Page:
Amazon Moves to End the Scourge of Fake Goods on Its Platform

The retailer aims to fix that – in part by providing brands the capacity to flag knockoffs and fast-track their removal from its online marketplace.

Amazon on Thursday introduced”Project Zero,” that enables participating brands to utilize a self-service tool to take down bogus listings. The initiative streamlines a process that required brands to produce a report, then wait for Amazon to investigate and do it. The tool is now only available by invitation, but Amazon said it plans to open it up to other manufacturers soon.

“This provides brands an unprecedented ability to control and eliminate listings from our shop,” the company wrote in a press release. “This information also feeds into our automatic protections so that we could better catch prospective counterfeit listings proactively in the future.”

It’s an unprecedented move for Amazon, that has come under fire – particularly from major brands – for not taking a more active role in fighting counterfeits. Although Amazon prohibits the sale of counterfeit products on its own stage, the e-commerce giant was accused of reaping the rewards of those sales while shifting blame to the third-party merchants which sell them.

Amazon’s gigantic third-party marketplace has long been a virtual wild west, partially due to the ease of entry. Merchants can register on Amazon with contact information, a company name and basic financial advice like a bank account and credit card.

Such merchants represent a massive discussion of Amazon’s business; at 2017, more than half the products sold on the website came from these vendors according to a letter from chief executive Jeff Bezos, printed in April. (Bezos possesses The Washington Post.) Since Amazon’s marketplace has been flooded with overseas retailers and retailers, it’s made it tougher to keep tabs sellers peddling fake products.

The Counterfeit Report, advocacy group which works with companies to stop the selling of counterfeit products, states on its website an estimated 13 percent of all products sold on Amazon are imitation. The group says e-commerce is an perfect means of supply for counterfeit products.

The standing for halfhearted enforcement has cost Amazon company, too, particularly from luxury brands. Daimler, the German automaker and parent firm of Mercedes-Benz, accused Amazon of letting the selling of fake Mercedes-Benz wheel caps at a November 2017 suit.

Nick Hayek, chief executive of Swiss watchmaker Swatch Group, also has slammed Amazon, saying Chinese rival Alibaba was more committed to fighting fakes. Swatch had been in discussions to sell some of its higher-end watches on Amazon, but the deal fell apart when Amazon refused to consent to proactive measures against counterfeits and unscrupulous retailers, the Wall Street Journal reported.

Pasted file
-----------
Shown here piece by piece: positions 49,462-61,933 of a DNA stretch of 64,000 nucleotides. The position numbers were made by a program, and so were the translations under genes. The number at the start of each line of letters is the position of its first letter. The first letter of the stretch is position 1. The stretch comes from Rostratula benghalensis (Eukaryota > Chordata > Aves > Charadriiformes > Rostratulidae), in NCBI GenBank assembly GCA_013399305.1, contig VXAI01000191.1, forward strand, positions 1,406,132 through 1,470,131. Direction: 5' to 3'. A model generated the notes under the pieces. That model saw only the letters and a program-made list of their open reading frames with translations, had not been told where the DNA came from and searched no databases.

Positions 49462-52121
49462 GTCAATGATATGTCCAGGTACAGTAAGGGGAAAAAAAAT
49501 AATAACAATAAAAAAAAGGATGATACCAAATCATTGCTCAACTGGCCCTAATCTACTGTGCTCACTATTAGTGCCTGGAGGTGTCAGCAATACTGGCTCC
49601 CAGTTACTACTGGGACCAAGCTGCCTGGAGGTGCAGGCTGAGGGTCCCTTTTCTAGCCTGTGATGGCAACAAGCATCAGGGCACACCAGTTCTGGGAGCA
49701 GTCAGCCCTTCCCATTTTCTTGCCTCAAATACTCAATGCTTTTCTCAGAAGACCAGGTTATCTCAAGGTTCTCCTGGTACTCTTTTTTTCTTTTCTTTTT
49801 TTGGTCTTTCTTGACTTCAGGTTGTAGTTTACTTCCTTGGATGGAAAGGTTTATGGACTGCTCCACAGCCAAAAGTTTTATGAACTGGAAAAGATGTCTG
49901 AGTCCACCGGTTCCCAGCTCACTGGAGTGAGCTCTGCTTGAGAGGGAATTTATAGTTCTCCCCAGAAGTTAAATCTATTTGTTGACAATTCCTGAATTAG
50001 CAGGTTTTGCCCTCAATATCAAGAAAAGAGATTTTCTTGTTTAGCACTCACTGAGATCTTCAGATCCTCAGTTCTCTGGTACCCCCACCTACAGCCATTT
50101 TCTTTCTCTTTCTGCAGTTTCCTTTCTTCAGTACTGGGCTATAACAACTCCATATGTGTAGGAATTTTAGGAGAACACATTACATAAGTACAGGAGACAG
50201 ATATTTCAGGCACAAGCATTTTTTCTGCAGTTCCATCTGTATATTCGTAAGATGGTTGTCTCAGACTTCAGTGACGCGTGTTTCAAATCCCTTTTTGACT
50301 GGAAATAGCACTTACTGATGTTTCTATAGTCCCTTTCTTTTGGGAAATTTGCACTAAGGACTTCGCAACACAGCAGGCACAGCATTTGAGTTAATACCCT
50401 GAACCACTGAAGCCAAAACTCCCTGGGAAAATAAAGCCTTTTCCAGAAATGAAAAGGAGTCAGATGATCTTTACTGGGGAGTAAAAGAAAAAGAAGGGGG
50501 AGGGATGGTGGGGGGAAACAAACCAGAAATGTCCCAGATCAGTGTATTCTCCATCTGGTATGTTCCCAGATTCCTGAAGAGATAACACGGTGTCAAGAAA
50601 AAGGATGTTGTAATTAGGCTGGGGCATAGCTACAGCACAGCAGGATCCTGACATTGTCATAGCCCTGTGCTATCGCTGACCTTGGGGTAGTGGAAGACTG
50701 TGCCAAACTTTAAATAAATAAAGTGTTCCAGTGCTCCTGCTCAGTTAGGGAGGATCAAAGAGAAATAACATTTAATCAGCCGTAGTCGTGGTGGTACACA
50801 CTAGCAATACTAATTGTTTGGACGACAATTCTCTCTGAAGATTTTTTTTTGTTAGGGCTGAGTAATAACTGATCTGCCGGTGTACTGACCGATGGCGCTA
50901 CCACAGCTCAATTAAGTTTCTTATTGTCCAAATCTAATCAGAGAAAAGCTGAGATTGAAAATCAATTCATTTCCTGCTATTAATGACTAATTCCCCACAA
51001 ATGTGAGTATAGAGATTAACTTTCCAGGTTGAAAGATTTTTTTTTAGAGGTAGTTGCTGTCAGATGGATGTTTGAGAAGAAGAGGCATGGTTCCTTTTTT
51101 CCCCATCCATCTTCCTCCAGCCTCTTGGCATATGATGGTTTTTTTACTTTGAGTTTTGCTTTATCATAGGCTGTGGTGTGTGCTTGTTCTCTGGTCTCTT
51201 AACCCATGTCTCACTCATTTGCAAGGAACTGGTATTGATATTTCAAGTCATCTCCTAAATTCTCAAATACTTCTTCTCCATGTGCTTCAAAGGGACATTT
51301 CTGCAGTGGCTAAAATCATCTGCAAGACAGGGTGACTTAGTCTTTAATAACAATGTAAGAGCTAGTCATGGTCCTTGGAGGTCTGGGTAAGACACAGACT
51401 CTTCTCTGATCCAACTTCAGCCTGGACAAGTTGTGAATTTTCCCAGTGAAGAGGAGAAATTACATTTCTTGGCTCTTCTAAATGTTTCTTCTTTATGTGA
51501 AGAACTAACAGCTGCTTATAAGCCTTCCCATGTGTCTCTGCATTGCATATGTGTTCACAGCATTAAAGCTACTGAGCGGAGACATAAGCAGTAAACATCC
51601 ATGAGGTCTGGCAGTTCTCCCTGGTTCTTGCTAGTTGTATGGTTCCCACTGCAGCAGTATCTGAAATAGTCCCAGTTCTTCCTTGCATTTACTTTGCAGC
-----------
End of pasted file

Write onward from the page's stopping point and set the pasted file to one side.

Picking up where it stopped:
“They refuse to enter into conversation because they have, I think, 10,000 of attorneys that say,’Pleasewe at Amazon, we shouldn’t enter into anything which should induce us to struggle against fakes,'” Hayek stated in an April interview with CNBC.

The Project Zero rollout is based on the heels of Amazon’s first public acknowledgement of the”risk factor” that unlawful third-party retailers pose to its business.

“To the extent that some of this occurs, it could damage our business or harm our reputation and we can face criminal or civil liability for unlawful activities by our sellers,” Amazon composed in the filing.

Included in Project Zero, Amazon has been testing automated enforcement steps that use data from brands, like trademarks and logos, to hunt down imitation goods in its marketplace. The Seattle-based company asserts the automatic protections”proactively stop 100 times more suspected counterfeit products” than responding to individual reports does.

The codes can then be scanned when products make it to Amazon warehouses to guarantee they haven’t been duplicated. But it’s up to brands to place the codes in their goods during the production process, and codes cost one to five cents a pop, based on volume, according to coverage from the Wall Street Journal.

“We’re excited to get this self-evident counterfeit elimination tool to your US Marketplace and consider this for an insurance plan.”